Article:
I have however come across a couple of things that have tugged the heart strings and been put in the 'don't give away, ever' pile.
One of those is a bunny rabbit vest a friend bought my daughter as a present when she went into hospital for an operation as a baby. It says I heart Mummy on it. I say she bought it for my daughter, we both knew it was for me. And though I am usually resistant to slogans, any slogans, this one was just the right message at just the right time. I am not sure I could ever put another child of mine in it, it's so bound up with that time for me, but I don't want to give it away either.
At the other end of the spectrum is a yellow cardigan I bought for my son, though it has the opposite emotional tug and as soon as I found it I just needed it out of the house. I bought it full price, something I rarely do, in Mothercare, in a fit of concern that he'd only ever have hand me downs and never know the thrill of new clothes. As if his three month old self cared. I was also thrilled to find something for boys so bright and cheerful without a lion, dinosaur or car on it.
The first time he wore it he had a choking incident. It was over quickly, before I could ask my friend to call an ambulance I had held him upside down and was thwacking his back until he threw up monumentally and the colour drained back into his face, but all I can see now when I picture that cardigan is the bright yellow against a purple face struggling to breathe.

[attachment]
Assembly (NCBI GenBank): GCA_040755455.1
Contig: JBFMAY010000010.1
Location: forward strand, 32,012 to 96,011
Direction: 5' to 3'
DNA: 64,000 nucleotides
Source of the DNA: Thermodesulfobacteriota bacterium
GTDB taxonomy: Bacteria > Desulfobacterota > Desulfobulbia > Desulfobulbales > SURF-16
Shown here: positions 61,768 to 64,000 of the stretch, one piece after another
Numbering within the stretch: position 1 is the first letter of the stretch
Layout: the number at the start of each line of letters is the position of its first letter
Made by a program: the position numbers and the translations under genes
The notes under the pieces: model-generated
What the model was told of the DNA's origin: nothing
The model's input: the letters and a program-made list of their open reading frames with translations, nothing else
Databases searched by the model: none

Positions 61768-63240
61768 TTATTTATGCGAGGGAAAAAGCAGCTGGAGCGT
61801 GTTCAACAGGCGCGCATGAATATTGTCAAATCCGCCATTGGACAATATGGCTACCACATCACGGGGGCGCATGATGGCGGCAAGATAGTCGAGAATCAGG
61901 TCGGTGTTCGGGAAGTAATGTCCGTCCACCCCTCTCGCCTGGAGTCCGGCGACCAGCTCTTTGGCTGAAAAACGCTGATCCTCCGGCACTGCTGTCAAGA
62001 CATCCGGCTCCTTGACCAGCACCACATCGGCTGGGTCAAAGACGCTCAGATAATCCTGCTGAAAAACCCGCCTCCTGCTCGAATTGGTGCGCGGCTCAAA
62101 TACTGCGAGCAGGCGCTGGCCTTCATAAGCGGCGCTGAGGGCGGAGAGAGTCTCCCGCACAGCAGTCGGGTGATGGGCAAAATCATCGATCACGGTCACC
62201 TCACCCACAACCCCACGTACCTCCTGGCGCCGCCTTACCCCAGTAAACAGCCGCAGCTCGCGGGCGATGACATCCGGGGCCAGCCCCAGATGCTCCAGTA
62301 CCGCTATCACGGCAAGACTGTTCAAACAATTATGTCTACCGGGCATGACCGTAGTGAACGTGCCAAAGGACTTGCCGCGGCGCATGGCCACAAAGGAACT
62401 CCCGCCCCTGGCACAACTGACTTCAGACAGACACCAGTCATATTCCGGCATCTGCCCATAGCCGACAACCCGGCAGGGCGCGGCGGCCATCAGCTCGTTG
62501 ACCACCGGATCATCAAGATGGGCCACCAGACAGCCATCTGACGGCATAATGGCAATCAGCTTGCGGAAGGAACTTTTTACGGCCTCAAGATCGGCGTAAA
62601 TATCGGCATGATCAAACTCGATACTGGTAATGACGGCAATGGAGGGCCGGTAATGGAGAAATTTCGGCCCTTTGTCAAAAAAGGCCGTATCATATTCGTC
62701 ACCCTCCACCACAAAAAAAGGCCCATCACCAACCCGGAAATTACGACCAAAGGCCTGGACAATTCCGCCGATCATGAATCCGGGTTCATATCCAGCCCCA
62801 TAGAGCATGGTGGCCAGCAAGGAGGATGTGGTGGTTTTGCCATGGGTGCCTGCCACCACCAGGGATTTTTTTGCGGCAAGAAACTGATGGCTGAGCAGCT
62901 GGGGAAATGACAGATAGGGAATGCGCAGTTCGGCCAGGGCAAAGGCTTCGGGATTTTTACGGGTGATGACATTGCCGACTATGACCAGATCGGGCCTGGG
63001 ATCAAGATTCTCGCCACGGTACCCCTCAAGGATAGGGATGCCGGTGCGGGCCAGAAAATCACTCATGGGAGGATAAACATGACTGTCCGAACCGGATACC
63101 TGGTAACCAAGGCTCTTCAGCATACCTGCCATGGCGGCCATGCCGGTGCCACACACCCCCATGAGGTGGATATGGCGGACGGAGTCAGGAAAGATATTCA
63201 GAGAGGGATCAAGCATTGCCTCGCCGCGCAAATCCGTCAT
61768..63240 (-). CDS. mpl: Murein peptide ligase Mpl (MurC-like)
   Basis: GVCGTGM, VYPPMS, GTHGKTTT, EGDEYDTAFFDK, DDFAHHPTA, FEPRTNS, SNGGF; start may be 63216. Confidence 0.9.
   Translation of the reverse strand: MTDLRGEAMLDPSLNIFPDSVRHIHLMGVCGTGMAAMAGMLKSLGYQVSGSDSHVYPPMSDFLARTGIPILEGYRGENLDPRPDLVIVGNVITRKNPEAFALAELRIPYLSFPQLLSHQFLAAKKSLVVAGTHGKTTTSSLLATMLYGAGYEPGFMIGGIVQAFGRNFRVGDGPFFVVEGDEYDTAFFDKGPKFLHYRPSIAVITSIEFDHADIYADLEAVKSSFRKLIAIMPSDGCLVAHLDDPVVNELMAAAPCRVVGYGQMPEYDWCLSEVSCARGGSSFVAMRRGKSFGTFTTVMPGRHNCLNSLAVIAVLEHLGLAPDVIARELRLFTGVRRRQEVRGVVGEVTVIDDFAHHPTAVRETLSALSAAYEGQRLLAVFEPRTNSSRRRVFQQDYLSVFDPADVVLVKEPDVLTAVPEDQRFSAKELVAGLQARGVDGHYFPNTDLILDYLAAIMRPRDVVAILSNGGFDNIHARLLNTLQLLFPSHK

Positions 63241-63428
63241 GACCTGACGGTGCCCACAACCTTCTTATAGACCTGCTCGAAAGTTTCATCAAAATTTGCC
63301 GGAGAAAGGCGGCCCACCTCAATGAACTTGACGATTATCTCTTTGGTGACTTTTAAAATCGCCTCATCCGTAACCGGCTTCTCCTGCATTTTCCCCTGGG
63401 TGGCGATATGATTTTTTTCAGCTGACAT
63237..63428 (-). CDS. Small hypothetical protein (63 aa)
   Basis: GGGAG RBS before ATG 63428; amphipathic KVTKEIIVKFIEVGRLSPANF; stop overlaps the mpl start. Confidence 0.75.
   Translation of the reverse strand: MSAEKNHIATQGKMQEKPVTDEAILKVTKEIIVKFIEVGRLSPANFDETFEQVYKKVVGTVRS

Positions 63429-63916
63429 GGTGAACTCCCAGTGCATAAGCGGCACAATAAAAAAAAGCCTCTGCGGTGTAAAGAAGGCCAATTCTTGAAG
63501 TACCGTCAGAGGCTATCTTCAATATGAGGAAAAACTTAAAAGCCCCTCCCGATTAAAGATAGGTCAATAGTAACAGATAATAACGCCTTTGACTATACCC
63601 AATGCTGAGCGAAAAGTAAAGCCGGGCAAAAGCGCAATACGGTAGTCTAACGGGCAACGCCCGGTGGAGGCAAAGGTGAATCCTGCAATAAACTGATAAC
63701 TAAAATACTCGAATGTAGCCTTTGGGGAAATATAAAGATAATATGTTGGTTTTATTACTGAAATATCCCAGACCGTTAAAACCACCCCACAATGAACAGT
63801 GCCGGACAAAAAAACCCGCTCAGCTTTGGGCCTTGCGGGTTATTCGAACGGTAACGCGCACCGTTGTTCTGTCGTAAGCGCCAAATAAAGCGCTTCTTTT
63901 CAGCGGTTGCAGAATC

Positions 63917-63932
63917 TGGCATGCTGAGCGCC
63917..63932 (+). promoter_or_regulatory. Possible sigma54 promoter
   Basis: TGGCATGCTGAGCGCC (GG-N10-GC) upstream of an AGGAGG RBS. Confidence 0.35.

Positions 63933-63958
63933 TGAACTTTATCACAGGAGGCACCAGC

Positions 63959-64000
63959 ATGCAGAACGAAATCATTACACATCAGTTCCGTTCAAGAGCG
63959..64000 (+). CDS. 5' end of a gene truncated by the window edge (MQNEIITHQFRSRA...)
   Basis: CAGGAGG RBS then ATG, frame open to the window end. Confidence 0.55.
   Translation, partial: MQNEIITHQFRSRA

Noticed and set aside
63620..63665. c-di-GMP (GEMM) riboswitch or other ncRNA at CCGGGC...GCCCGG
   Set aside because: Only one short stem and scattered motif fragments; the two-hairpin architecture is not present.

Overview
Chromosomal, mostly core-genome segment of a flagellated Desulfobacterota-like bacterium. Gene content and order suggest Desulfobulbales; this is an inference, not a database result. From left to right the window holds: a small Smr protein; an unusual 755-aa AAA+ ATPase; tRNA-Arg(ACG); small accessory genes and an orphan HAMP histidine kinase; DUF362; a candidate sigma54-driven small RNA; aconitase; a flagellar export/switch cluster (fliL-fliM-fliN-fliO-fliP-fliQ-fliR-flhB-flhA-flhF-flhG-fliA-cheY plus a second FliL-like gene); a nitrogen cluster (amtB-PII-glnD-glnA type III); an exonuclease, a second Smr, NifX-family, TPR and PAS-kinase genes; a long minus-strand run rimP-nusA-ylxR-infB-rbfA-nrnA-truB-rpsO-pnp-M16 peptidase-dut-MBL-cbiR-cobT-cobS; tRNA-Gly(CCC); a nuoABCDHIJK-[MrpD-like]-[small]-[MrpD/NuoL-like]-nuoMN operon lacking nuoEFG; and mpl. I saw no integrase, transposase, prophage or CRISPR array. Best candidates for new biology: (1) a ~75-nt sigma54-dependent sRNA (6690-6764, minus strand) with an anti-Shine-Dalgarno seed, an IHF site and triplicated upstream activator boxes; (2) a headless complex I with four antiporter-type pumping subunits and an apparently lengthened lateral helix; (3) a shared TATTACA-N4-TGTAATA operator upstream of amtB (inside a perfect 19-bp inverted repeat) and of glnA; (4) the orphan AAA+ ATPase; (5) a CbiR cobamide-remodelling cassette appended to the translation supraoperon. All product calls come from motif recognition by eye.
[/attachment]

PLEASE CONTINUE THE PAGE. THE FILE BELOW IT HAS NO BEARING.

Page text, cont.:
I don't even want to see that cardigan again on a friend's child, let alone my own, lovely as it is, so it's gone to a charity shop far enough away that I shouldn't bump into it again.
When my daughter was born my mum gave me a dress that had been my own as a baby. She had kept it in her box of special things. I took it out of the drawer one day to put it on my daughter and all the elastic had rotted in the intervening thirty-two years.
There are people online who make 'memory quilts' out of baby clothes for sentimental saddos who can't let go. You send them your fifty favourite items and a three figure bank transfer and they send you a bedspread covered in teddies, ducks, Breton stripe and knock off Scandinavian prints. I'm so going to get one made in due course, I just know it, with fabric from the one my mum passed down to me at the centre. I know it's vomit inducing and a little pathetic and will take fifty good outfits out of the hand me down circuit (perhaps it's even funded by clothes shops keen you buy as much new as possible), but I know too that I'll love it.